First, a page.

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In this chapter, rather than detailing the unrighteousness of one nation at a time, as we have seen in earlier chapters, there is now a summary of the whole earth’s unrighteousness.” See, the Lord is going to lay waste the earth...and scatter its inhabitants—no one will be spared.”
24:3. The earth will be completely laid waste and totally plundered. Notice “completely” and “totally.” This may sound like Old Testament hyperbole, but the chapter then begins to describe the devastation in detail.
24:5–6. We learn how the devastation is to come about: “The earth is defiled by its people” who have broken the everlasting covenant (verse 5). “Therefore, a curse consumes the earth; its people must bear their guilt” (verse 6). The earth’s inhabitants are burned up, and very few are left.
24:7–10. These verses describe the new wine drying up, the merrymakers groaning, the gaiety of tambourines is stilled, the joyful harp is silent, and the noise of the revelers has stopped. “The ruined city lies desolate; the entrance to every house is barred” (verse 10). “In the streets they cry out for wine. All joy turns to gloom. All gaiety is banished from the earth.”
24:13–16. There is an obvious break in the narrative after verse 13. Between verses 14–16, there is a description of “shouting for joy,” acclaiming the Lord’s majesty, exalting the name of the Lord, the God of Israel, and giving glory to the righteous one (compare Isaiah 6 where the seraphim call out, “Holy, holy, holy”). This short rejoicing is a joyful island in the middle of a sea of miseries.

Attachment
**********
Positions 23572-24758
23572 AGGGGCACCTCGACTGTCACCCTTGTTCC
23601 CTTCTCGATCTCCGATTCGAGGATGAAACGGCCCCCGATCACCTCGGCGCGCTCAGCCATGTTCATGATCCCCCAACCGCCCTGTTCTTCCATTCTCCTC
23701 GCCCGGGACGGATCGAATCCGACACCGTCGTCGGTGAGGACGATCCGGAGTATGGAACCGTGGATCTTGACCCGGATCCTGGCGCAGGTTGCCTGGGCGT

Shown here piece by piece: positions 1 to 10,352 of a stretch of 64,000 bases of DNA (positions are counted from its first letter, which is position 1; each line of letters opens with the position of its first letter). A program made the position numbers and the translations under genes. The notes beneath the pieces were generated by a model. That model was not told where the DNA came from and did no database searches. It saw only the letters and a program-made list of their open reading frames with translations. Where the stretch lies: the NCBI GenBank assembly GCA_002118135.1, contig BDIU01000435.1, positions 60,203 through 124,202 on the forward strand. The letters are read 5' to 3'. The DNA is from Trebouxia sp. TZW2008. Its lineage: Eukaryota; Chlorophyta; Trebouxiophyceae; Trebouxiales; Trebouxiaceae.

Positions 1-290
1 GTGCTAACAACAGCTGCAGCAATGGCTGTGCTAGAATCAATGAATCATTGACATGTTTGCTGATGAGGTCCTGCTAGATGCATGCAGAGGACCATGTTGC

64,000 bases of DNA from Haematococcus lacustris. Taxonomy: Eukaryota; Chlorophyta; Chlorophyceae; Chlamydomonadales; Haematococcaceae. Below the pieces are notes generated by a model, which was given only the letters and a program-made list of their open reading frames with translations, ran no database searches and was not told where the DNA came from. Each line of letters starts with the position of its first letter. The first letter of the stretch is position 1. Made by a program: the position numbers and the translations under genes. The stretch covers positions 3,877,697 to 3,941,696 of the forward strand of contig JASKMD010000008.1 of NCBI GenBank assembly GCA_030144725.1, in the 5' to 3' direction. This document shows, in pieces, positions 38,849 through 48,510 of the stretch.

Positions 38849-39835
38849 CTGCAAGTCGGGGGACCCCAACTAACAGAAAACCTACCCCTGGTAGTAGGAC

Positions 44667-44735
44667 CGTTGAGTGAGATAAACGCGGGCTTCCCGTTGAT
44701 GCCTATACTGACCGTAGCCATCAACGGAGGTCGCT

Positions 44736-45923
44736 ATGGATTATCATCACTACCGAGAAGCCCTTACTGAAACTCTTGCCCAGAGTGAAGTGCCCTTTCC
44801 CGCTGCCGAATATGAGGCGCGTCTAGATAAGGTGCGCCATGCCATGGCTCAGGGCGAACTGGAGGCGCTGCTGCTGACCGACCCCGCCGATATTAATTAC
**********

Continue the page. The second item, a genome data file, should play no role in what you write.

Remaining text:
24:16. Who is the “I” spoken of at the end of verse 16? But I waste away, I waste away! Who is speaking? Is it Isaiah? Is it the earth itself?
Are the “treacherous dealers” nations? Leaders of nations? Drug cartels? Dictators?
24:18. Note in verse 18 as the people of the earth try to escape from the evil surrounding them, there is no way out—“whoever flees at the sound of terror will fall into a pit; whoever climbs out of the pit, will be caught in the snare.” The way is forever blocked. Then there is a flood (perhaps a reference to Noah’s time) followed by various destructive tsunamis in our own time. An earthquake is described in verses 19–20 as the earth is broken up, split, and thoroughly shaken, eventually reeling “like a drunkard” and swaying “like a hut in the wind.” So heavy upon it is the guilt of its rebellion that it falls, never to rise again. It sounds as if the earth’s sins weigh it down.
24:22. The kings are shut up in a prison to be punished. Many scriptures describe a holding prison for the wicked until the time of the Final Judgment.
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